The Battle of Berlin January - May 1945

The Eastern Front had been relatively stable since the end of Operation Bagration in late 1944. The Germans had lost Budapest and most of Hungary. Romania and Hungary were forced to surrender and declare war on Germany. The Polish plain was open to the Soviet Red Army.

The Soviet commanders, after waiting for the Germans to reduce the Polish Home Army, took Warsaw in January 1945. Over three days, on a broad front incorporating four army groups (fronts,) the Red Army began an offensive across the Oder River and from Warsaw. After four days the Red Army broke out and started moving twenty to twenty-five miles a day, conquering the Baltics, Danzig, East Prussia, Poznan, and drawing up on a line thirty-six miles outside of Berlin.

A counterattack by the newly created Army Group Vistula failed by February 24, and the Russians drove on Pomerania and cleared the right bank of the Oder River. In the south, three attempts to relieve the encircled Budapest failed and the city fell on February 13. Again the Germans counterattacked, Hitler insisting on the impossible task of regaining the Danube River. By March 16 the attack had failed and the Red Army counterattacked the same day. On March 30 they entered Austria and captured Vienna on April 13.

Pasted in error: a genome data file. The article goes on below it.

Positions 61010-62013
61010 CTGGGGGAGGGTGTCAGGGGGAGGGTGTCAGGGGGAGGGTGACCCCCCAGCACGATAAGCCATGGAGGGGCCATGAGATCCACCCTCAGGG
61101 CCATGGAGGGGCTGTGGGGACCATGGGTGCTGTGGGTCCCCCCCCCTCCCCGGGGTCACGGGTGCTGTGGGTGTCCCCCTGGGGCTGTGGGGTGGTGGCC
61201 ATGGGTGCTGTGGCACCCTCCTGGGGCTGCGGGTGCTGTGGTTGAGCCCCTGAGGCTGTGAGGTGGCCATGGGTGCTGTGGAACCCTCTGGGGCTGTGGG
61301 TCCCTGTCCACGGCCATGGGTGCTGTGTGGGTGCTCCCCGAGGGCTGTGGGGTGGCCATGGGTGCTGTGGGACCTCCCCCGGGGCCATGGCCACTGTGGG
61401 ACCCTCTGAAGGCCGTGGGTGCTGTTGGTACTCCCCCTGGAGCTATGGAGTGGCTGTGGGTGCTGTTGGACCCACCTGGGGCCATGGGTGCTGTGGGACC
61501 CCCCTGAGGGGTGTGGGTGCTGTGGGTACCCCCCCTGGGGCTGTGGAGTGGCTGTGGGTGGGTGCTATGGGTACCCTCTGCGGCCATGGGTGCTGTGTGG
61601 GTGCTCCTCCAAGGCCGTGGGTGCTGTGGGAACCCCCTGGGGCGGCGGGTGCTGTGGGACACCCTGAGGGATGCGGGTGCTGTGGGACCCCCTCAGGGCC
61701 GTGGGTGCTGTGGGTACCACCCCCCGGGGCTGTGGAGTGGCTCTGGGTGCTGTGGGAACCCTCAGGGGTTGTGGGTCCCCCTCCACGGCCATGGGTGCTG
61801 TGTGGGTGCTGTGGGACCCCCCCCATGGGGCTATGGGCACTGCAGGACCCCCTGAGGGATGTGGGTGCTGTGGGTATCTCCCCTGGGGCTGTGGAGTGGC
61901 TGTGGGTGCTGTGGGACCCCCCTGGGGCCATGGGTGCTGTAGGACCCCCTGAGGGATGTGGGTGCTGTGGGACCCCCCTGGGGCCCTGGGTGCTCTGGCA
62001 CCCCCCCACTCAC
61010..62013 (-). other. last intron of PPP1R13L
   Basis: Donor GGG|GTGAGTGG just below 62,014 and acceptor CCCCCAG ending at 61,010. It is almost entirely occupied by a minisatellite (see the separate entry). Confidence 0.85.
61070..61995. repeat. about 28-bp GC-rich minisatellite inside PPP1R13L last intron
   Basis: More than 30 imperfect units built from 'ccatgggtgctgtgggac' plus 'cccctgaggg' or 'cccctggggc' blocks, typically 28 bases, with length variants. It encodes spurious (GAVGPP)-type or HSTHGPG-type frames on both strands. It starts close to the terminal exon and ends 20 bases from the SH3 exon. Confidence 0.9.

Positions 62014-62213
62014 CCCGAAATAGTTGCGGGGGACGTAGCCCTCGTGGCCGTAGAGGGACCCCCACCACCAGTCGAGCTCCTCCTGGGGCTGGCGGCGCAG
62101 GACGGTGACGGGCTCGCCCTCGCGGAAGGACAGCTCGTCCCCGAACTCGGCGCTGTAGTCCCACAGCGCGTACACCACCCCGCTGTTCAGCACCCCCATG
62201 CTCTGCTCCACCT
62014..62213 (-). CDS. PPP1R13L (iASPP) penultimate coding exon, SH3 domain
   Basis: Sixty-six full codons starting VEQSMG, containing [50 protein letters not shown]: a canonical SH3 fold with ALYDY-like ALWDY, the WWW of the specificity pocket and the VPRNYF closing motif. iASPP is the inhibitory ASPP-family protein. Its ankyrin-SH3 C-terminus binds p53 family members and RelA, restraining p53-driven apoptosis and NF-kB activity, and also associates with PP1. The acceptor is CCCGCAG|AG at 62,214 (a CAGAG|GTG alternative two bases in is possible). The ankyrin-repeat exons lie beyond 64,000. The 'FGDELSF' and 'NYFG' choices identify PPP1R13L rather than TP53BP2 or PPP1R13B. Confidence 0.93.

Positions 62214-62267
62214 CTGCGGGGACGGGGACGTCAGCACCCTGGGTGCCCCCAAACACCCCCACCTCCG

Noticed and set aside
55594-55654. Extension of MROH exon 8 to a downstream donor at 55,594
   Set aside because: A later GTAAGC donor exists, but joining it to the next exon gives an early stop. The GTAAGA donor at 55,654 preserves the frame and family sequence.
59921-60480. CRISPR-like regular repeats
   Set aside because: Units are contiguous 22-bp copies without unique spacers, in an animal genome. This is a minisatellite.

Only a twelfth or less of the gasoline needed by the Wehrmacht was available. Fighter and tank production was down, and the quality was much less than in 1944. The war was clearly over, but the Germans would hold out for almost a month. The fighting was would be fierce; national pride and the desire to gain time for refugees to get to the west led German units to fight bitterly.

By April 1, 1945, the Russians were outside Berlin. They built up for two weeks, knowing that Berlin would be heavily contested. The Western Allies planned to drop paratroops to take Berlin, but decided against it. Eisenhower saw no need to suffer casualties taking a city that would be in the Soviet sphere of influence once the war was over.

Adolf Hitler, who never thought Berliners supported him the way he deserved, decided to remain in the city. Some think he remained to punish the city for lack of support in the early days of Nazism; more likely there was nowhere to go. The Battle of Berlin would be the deciding conflict between Nazism and Communism.

The offensive began with thousands of artillery and rockets called “Stalin Organs” for their hideous shrieking noise opening a huge sustained barrage for days. On April 16, the First and Second Belorussian Fronts and the First Ukrainian Front, which boxed in Berlin from the North, West, and South, attacked. By April 24 the three army groups had completed the encirclement of the city.